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Student Admissions, Outcomes, and Other Data

Fall 2016 Matriculation

With regard to fall 2016 matriculation, the pools consisted of 36 applicants to the master’s/sixth-year program, and 34 applicants to the doctoral program. From these pools, a total of 12 students (2 males, 10 females) matriculated into either the doctoral (4 students) or master’s/sixth-year (8 students) programs. The mean total Graduate Record Examination score of the doctoral applicants matriculated in 2016 was 309 (verbal = 156; quantitative = 144). The mean total Graduate Record Examination score of the master’s/sixth-year applicants admitted in 2016 was 303 (verbal = 153; quantitative = 150).

Currently, there are 17 doctoral and 27 master’s/sixth-year students pursuing advanced degrees in the School Psychology program.


Time to Completion

For the last 7 years, since 2009, all of the master’s/sixth-year students have completed the program within 3 years. Since 2008, the program has graduated 28 doctoral students. On average, the students require 4.3 years to graduate. The median was 4.0 years.

Students are allowed to enter the degree programs with credit from prior graduate work in accord with the graduate school policies ( and advisor consent based on syllabus review. This may reduce the time to completion of the MA degree program by the number of credits approved for transfer and by a maximum of approximately two years if a student enters the PhD program with a master’s/sixth-year specialist school psychology degree. Program requirements exclude credit for undergraduate study, study that is remedial, or study which is designed to remove deficiencies in meeting admissions standards. To obtain a doctoral degree, the student must be enrolled in the UConn program for at least 3 years, even if he/she already has a master’s/sixth-year degree. The table below contains information about time to completion for doctoral students only.



Program Costs

Non-resident students can establish resident status after living in the state for one year and meeting some additional specific conditions. For a comprehensive description of program costs, see University of Connecticut Graduate Catalog 2016-2017, available at:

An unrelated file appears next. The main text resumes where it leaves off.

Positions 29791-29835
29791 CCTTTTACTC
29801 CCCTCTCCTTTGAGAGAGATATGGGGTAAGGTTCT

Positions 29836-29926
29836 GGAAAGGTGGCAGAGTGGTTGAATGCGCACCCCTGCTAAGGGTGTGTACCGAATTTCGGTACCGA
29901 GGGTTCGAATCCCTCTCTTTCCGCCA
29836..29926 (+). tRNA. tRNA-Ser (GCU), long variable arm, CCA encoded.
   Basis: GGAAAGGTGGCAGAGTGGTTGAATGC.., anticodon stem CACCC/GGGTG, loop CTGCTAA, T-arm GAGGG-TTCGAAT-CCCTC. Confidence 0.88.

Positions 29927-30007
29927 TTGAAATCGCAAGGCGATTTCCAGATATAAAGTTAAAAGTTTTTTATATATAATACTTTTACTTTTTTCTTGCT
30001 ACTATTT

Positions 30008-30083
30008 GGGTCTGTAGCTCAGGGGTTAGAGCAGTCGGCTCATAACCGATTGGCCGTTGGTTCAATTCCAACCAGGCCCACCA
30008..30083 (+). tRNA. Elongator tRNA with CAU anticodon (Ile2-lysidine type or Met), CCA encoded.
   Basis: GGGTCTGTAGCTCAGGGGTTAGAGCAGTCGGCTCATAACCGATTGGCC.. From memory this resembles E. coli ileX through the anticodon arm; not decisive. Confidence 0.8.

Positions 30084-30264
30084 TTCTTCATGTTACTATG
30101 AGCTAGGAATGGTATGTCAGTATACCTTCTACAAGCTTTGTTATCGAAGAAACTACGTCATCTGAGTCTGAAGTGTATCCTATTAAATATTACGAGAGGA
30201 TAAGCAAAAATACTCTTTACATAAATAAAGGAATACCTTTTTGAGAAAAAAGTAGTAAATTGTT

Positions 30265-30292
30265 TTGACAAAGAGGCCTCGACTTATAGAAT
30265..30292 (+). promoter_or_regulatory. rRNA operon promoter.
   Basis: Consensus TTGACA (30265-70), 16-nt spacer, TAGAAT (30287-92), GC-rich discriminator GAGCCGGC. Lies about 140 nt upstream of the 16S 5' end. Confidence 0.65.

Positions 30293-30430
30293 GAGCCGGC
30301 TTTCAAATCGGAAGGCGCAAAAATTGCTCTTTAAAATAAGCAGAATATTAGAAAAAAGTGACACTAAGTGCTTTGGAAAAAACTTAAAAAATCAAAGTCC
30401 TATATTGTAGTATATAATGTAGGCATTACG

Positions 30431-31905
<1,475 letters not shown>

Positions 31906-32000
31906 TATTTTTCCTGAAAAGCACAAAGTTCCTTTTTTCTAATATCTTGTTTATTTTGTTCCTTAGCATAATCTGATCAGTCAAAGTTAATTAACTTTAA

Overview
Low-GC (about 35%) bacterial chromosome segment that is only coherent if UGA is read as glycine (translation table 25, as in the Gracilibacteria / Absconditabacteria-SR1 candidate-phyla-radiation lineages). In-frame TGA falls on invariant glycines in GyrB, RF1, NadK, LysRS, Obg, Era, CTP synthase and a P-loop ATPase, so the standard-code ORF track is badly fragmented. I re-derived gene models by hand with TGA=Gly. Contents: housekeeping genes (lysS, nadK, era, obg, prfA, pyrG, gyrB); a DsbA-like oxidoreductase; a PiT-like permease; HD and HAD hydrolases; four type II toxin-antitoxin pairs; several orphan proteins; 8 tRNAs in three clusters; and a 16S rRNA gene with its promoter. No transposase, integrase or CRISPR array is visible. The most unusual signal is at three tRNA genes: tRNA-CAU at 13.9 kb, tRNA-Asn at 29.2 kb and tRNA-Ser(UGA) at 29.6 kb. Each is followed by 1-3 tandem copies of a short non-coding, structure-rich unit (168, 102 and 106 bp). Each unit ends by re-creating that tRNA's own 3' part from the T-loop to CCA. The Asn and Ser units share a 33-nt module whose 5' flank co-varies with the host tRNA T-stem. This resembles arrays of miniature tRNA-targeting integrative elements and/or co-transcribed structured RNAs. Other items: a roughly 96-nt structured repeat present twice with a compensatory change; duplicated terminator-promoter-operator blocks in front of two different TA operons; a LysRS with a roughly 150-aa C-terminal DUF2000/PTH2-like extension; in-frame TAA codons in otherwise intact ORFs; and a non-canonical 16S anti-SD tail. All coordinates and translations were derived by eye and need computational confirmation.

Internship Data

All matriculated master’s/sixth-year and doctoral students for the last 7 years, since 2009, have completed supervised internships. The following tables provide data exclusively for doctoral students.





There were 36 students who entered the master’s/sixth-year program in school psychology during the 7-year period 2009-2016. All of these students completed the program. With respect to the doctoral program, there were 49 students who entered the program during the 7-year period 2008-2015. Of this number, 4 students, or 8% did not complete the program for reasons that primarily involved a change in their career aspirations.




All students who have entered the master’s/sixth-year or the doctoral program directly from the baccalaureate degree pasted the Praxis – School Psychology (0401 – prior to 9/2014 or 5402 – 9/2014 to present) Test prior to internship and therefore were eligible to obtain National Certification in School Psychology. In addition, all students who graduated from the master’s/sixth-year or doctoral programs were eligible for certification in school psychology by the Boards of Education in the states they chose to practice.

During the period 2006-2016, 39 students completed their doctoral programs. Of this number, 7 students have been licensed by the Boards of Psychology in their state.


Licensure Table



Assistantships, Fellowships, and Other Aid

Subsequent to the students’ formal declaration that they intend to matriculate, the program faculty, and particularly the program coordinator, notifies every matriculated student of graduate assistantship opportunities. The majority of school psychology students receive graduate assistantships. The stipends associated with the assistantships are determined on the basis of the progress the student is making toward his or her degree completion. The stipends are among the highest in the nation. In addition, students on either full (approximately 20 hours per week) or half time (approximately 10 hours per week) graduate assistantships receive medical insurance benefits and remission of tuition. Graduate assistantships are funded through the Neag School of Education, grants, and contracts.

The rates for full-time graduate assistantships for the 2016–2017 academic year are as follows:

  1. $22,242.87 for graduate assistants with at least the baccalaureate.
  2. $23,404.49 for experienced graduate assistants in the school psychology doctoral program with at least the master’s degree in the field of school psychology.
  3. $26,020.61 for students with experience as graduate assistants who have at least the master’s degree and who have passed the doctoral general examination in school psychology.

The University also makes available numerous financial assistance programs based on academic merit or financial need. These include dissertation fellowships, summer fellowships, pre-doctoral fellowships, dissertation extraordinary expense awards, summer pre-doctoral fellowships, multicultural scholars program, and the outstanding scholars program.


General need-based financial aid includes Federal Stafford Loans (FSL), Federal Work Study (FWS), and University of Connecticut tuition remission grants. This assistance can be acquired by completing the Free Application for Federal Student Aid (FAFSA) or Renewal FAFSA on the Web at Also, students interested in need-based financial aid can access the University of Connecticut’s student financial aid web site at For a comprehensive description of financial aid, grants, loans, tuition remission, assistantships, and fellowships see the University of Connecticut’s Graduate Catalog 2016-2017, available at: